Here's what Muslim leaders said at the emergency summit on Jerusalem
Following America's decision to recognise Jerusalem as the capital of Israel, Turkish President Recep Tayyip Erdogan instantly called for an extraordinary session of the Organisation of Islamic Cooperation, of which he is the current chair.
Fifty-seven leaders and representatives from across the Muslim world met in Istanbul, the former capital of the Ottoman empire, to discuss America's decision to recognise Jerusalem as Israel's capital. Venezuelan President Nicolas Maduro was also present at the summit as an observer.
Here's a recap of what was said during this extraordinary summit as anger continues to grow across the Muslim world towards America's Jerusalem move, from calling it "illegal" to saying that America had contributed to further instability in the Middle East.
Palestinian President Mahmoud Abbas was forthright in his condemnation and said that the Americans no longer had a role in the peace process "from now on".
Sitting next to Erdogan in the session, Abbas said that Trump's announcement was a "crime" that threatened world peace.
He also said that Washington could no longer be viewed as a "fair negotiator" in the peace process after provoking anger from Christians and Muslims alike over the future of Jerusalem.
Erdogan meanwhile, lashed out at the United States and attempted to unite the OIC on its stance over Jerusalem.
His response encapsulated the anger felt in Turkey as thousands across the country rallied against the Jerusalem move.
Describing Jerusalem, the third holiest city for Muslims, as "our red line", Erdogan said: "We will never give up on our demand for a sovereign and independent Palestine."
He added: "America, you might think you are strong, you might have weapons, nuclear weapons, you might have many aircraft.
"But none of this means you are strong. You are only strong if you are right."
Jordan's King Abdullah was seen vigorously nodding in agreement with Erdogan's remarks, showing the depth of unease among traditional regional US allies.
Speaking in Arabic, Abdullah said: "All violence is a result of a failure to find a peaceful solution to the Palestinian cause. There is no chance for our region to enjoy comprehensive peace without a solution to the Palestinian-Israeli conflict."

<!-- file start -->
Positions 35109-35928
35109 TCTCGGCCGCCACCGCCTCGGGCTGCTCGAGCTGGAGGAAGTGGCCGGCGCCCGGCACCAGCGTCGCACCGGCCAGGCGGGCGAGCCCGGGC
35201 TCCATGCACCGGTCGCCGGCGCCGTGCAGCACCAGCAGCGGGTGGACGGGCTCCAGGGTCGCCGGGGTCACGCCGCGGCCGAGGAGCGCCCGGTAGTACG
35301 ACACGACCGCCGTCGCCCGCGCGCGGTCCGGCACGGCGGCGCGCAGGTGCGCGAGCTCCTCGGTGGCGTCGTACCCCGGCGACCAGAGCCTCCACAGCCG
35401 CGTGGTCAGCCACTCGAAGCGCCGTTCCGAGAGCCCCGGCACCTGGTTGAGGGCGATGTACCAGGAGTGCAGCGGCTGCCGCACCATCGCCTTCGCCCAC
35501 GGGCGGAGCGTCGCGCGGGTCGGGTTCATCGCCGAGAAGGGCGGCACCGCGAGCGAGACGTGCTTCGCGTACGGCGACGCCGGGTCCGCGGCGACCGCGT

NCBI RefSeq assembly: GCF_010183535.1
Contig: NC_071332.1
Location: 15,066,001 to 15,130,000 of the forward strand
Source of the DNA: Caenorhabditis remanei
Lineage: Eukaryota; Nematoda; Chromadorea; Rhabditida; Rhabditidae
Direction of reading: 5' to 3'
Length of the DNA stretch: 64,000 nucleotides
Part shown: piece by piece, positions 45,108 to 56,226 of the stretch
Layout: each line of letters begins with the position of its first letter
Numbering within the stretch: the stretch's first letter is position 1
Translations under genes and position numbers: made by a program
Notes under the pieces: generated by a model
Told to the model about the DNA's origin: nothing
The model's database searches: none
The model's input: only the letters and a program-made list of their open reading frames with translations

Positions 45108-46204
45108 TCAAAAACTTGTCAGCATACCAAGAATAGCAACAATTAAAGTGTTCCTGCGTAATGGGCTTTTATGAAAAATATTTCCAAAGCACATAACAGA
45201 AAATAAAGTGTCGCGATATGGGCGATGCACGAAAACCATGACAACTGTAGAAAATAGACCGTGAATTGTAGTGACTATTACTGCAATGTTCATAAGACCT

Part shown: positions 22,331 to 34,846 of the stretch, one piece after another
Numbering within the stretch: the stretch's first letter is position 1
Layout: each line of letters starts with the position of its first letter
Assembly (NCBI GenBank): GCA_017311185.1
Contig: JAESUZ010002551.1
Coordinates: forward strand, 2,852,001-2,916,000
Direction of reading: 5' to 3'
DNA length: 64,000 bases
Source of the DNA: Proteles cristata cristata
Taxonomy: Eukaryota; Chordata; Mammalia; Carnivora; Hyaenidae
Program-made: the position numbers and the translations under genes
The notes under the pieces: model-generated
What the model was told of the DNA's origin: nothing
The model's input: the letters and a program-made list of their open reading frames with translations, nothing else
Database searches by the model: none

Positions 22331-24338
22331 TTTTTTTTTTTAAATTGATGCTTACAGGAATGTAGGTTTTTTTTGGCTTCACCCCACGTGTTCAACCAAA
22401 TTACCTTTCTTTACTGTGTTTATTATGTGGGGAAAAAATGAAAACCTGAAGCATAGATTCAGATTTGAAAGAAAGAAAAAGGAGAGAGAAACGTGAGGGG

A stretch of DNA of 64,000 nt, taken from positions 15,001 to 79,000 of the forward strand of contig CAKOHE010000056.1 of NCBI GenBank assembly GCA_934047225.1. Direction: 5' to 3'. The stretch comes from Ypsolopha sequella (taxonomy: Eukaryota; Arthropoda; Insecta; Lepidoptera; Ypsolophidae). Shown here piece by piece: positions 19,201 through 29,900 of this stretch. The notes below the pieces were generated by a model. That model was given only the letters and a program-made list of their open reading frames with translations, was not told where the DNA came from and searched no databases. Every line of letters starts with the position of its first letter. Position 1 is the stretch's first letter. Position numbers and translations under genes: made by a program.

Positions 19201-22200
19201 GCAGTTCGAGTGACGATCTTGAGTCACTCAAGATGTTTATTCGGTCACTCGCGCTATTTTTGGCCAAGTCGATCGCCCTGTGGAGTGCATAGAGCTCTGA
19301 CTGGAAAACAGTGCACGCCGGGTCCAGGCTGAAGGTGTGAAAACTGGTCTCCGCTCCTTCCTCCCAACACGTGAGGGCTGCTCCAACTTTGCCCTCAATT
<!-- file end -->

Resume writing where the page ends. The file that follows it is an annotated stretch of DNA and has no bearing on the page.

King Abdullah met with Saudi King Salman earlier on Wednesday, where both leaders underlined the need to intensify efforts amongst the international community to protect the historic rights of the Palestinian people in Jerusalem.
Iranian President Hassan Rouhani meanwhile called for the OIC to condemn America and for the Muslim world to unite against Israel.
"The US has never been an honest mediator and never will be," said Rouhani who was accompanied by Iran's foreign minister Javed Zarif. "The recent act of the US made it clear...that the US is only seeking to further the maximum interest of the Zionists."
Rouhani had been snubbed by the OIC in a previous session, when the summit passed a policy that condemned Iran's role in the Middle East, after intense Saudi lobbying.
Egypt, Saudi Arabia and UAE
Both Egypt and Saudi Arabia, who recently strengthened their alliance with America, sent low-level delegates to the summit in Istanbul.
Saudi Arabia sent their minister of religious affairs to the summit. Despite not being present at the summit King Salman echoed calls made in Istanbul for Palestinians to have the right to call the occupied East Jerusalem as its capital.
"The Kingdom has called for a political solution to resolve the regional crisis, foremost of which is the Palestinian issue and restoration of the Palestinian people's legitimate rights, including the right to establish their independent state with east Jerusalem as its capital," the king said.
Egypt followed suit and sent its foreign minister despite Cairo's condemnation of Trump's move, while the UAE sent a representative from its foreign ministry.
Cairo had been tipped by Russia last week, during an emergency UN Security Council session, to lead Palestinian peace talks.